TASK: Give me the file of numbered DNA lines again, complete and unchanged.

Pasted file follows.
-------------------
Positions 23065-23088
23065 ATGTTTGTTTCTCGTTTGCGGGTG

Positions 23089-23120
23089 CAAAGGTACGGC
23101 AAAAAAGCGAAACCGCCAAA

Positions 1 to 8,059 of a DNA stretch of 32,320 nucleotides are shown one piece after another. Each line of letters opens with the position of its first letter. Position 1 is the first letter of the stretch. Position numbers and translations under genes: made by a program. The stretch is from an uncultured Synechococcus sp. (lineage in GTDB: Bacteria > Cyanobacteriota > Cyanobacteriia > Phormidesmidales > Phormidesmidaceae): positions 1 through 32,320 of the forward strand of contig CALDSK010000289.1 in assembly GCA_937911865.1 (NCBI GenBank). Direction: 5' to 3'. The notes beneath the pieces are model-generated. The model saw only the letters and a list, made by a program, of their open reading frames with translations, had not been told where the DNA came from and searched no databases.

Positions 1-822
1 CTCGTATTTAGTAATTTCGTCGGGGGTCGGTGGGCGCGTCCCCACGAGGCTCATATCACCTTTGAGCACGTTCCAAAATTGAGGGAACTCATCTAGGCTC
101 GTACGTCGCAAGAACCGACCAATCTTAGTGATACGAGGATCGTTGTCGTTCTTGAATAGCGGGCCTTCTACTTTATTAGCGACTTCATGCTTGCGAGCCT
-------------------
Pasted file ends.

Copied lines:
Positions 23065-23088
23065 ATGTTTGTTTCTCGTTTGCGGGTG

Positions 23089-23120
23089 CAAAGGTACGGC
23101 AAAAAAGCGAAACCGCCAAA

Positions 1 to 8,059 of a DNA stretch of 32,320 nucleotides are shown one piece after another. Each line of letters opens with the position of its first letter. Position 1 is the first letter of the stretch. Position numbers and translations under genes: made by a program. The stretch is from an uncultured Synechococcus sp. (lineage in GTDB: Bacteria > Cyanobacteriota > Cyanobacteriia > Phormidesmidales > Phormidesmidaceae): positions 1 through 32,320 of the forward strand of contig CALDSK010000289.1 in assembly GCA_937911865.1 (NCBI GenBank). Direction: 5' to 3'. The notes beneath the pieces are model-generated. The model saw only the letters and a list, made by a program, of their open reading frames with translations, had not been told where the DNA came from and searched no databases.

Positions 1-822
1 CTCGTATTTAGTAATTTCGTCGGGGGTCGGTGGGCGCGTCCCCACGAGGCTCATATCACCTTTGAGCACGTTCCAAAATTGAGGGAACTCATCTAGGCTC
101 GTACGTCGCAAGAACCGACCAATCTTAGTGATACGAGGATCGTTGTCGTTCTTGAATAGCGGGCCTTCTACTTTATTAGCGACTTCATGCTTGCGAGCCT